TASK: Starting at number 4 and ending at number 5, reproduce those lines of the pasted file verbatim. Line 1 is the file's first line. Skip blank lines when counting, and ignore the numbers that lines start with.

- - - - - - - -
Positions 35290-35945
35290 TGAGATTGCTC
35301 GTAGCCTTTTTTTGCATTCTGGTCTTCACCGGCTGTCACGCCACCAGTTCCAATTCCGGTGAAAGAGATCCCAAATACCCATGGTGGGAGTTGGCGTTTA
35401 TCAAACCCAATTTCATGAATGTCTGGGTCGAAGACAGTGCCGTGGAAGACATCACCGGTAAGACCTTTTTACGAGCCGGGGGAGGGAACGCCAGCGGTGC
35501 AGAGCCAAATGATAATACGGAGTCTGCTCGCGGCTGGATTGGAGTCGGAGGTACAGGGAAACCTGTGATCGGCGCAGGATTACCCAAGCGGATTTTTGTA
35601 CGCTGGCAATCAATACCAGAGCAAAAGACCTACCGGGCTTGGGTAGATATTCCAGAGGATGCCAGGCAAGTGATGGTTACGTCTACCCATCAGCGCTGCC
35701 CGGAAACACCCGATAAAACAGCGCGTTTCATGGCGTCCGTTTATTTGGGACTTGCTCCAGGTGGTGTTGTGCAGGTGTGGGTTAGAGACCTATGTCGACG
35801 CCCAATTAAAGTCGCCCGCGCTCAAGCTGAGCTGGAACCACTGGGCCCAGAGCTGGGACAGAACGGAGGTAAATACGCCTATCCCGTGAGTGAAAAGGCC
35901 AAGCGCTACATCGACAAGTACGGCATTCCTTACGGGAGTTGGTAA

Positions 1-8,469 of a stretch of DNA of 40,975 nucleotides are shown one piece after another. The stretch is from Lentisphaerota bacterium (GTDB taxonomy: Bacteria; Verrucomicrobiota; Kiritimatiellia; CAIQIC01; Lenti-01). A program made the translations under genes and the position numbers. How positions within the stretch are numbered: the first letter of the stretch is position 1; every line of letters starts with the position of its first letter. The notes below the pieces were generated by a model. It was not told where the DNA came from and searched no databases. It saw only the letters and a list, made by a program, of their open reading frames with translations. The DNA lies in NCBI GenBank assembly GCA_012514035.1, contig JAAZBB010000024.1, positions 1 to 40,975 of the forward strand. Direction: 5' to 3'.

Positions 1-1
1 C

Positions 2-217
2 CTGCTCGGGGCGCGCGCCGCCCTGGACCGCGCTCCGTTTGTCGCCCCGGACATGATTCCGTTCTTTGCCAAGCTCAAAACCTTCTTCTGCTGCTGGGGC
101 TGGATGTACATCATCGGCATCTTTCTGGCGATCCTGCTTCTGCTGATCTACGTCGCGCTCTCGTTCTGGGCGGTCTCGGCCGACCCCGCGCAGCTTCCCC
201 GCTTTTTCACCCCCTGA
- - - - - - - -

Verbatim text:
35401 TCAAACCCAATTTCATGAATGTCTGGGTCGAAGACAGTGCCGTGGAAGACATCACCGGTAAGACCTTTTTACGAGCCGGGGGAGGGAACGCCAGCGGTGC
35501 AGAGCCAAATGATAATACGGAGTCTGCTCGCGGCTGGATTGGAGTCGGAGGTACAGGGAAACCTGTGATCGGCGCAGGATTACCCAAGCGGATTTTTGTA